‘Yes I do — very much. But not in that sort of way — quite. Still, I might have got to love you in time, if —’

‘Well, then, try,’ he said warmly. ‘Your mother did!’

No sooner had the words slipped out than Pierston would have recalled them. He had felt in a moment that they jeopardized his cause.

‘Mother loved you?’ said Avice, incredulously gazing at him.

‘Yes,’ he murmured.

‘You were not her false young man, surely? That one who —’

‘Yes, yes! Say no more about it.’

‘Who ran away from her?’

‘Almost.’

‘Then I can NEVER, NEVER like you again! I didn’t know it was a gentleman — I— I thought —’

‘It wasn’t a gentleman, then.’

‘O, sir, please go away! I can’t bear the sight of ‘ee at this moment! Perhaps I shall get to — to like you as I did; but —’

‘No; I’m d —— d if I’ll go away!’ said Pierston, thoroughly irritated. ‘I have been candid with you; you ought to be the same with me!’

‘What do you want me to tell?’

‘Enough to make it clear to me why you don’t accept this offer. Everything you have said yet is a reason for the reverse. Now, my dear, I am not angry.’

‘Yes you are.’

‘No I’m not. Now what is your reason?’

‘The name of it is Isaac Pierston, down home.’

‘How?’

‘I mean he courted me, and led me on to island custom, and then I went to chapel one morning and married him in secret, because mother didn’t care about him; and I didn’t either by that time. And then he quarrelled with me; and just before you and I came to London he went away to Guernsey. Then I saw a soldier; I never knew his name, but I fell in love with him because I am so quick at that! Still, as it was wrong, I tried not to think of him, and wouldn’t look at him when he passed. But it made me cry very much that I mustn’t. I was then very miserable, and you asked me to come to London. I didn’t care what I did with myself, and I came.’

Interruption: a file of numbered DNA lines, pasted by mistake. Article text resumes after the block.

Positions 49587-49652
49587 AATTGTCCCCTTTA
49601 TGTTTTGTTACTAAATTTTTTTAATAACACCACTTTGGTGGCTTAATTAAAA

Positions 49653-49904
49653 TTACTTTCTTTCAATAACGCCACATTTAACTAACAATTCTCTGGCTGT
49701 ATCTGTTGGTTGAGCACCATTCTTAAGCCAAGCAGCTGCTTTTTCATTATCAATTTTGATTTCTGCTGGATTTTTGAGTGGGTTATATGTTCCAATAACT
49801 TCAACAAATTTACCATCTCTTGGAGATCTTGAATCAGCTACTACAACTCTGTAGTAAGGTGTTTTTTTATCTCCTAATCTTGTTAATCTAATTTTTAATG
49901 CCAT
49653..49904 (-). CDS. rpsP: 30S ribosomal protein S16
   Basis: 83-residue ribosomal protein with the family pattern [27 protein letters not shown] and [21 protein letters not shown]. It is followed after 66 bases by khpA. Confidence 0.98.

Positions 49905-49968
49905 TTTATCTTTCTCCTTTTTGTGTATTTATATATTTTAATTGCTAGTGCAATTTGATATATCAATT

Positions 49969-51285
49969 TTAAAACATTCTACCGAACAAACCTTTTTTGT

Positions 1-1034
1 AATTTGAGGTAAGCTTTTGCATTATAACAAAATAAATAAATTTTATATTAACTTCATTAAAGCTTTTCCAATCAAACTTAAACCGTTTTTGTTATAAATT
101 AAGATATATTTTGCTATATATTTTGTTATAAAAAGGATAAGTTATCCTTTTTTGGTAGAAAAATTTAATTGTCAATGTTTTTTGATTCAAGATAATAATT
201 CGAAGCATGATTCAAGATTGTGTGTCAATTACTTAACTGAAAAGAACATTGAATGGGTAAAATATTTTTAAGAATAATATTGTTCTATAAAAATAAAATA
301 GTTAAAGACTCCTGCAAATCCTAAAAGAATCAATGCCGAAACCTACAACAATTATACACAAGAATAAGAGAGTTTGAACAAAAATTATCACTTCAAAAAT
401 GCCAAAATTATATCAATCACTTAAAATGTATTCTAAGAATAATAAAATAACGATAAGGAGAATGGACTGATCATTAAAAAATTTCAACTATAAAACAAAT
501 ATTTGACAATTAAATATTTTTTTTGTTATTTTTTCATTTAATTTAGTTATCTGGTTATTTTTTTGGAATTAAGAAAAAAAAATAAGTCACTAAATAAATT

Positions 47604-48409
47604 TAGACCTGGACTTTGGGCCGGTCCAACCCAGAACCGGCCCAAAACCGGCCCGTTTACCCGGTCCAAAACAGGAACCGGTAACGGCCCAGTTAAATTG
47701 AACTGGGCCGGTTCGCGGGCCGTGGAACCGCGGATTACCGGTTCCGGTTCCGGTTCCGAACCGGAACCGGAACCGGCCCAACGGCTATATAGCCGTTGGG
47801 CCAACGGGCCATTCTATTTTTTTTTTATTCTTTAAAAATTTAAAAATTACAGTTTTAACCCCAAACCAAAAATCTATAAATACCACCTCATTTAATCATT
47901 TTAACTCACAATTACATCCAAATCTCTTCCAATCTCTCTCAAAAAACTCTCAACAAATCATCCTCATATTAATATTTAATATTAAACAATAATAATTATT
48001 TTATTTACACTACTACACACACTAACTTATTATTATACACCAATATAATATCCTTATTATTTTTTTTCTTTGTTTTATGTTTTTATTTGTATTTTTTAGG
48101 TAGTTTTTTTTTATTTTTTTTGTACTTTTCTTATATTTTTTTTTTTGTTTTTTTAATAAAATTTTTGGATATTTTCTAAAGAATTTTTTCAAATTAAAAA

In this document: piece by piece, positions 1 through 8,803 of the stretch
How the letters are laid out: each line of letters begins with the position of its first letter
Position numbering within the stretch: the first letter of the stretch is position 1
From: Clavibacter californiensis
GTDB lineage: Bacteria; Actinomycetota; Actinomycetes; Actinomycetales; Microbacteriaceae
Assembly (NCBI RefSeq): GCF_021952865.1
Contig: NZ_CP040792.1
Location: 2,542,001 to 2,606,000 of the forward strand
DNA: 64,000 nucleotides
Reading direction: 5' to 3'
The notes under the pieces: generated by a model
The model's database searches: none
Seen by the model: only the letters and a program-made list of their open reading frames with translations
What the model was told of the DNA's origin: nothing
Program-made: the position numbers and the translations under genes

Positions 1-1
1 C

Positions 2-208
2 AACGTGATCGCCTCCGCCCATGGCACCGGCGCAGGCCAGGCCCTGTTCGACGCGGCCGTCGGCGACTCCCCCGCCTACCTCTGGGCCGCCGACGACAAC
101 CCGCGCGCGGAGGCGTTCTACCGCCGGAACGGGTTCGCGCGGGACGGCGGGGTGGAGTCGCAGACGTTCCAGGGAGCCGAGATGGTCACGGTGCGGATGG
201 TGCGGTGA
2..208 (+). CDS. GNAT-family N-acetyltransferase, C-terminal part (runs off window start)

‘Heaven above us!’ said Pierston, his pale and distressed face showing with what a shock this announcement had come. ‘Why have you done such extraordinary things? Or, rather, why didn’t you tell me of this before? Then, at the present moment you are the wife of a man who is in Guernsey, whom you do not love at all; but instead of him love a soldier whom you have never spoken to; while I have nearly brought scandal upon us both by your letting me love you. Really, you are a very wicked woman!’

‘No, I am not!’ she pouted.

Still, Avice looked pale and rather frightened, and did not lift her eyes from the floor. ‘I said it was nonsense in you to want to have me!’ she went on, ‘and, even if I hadn’t been married to that horrid Isaac Pierston, I couldn’t have married you after you told me that you was the man who ran away from my mother.’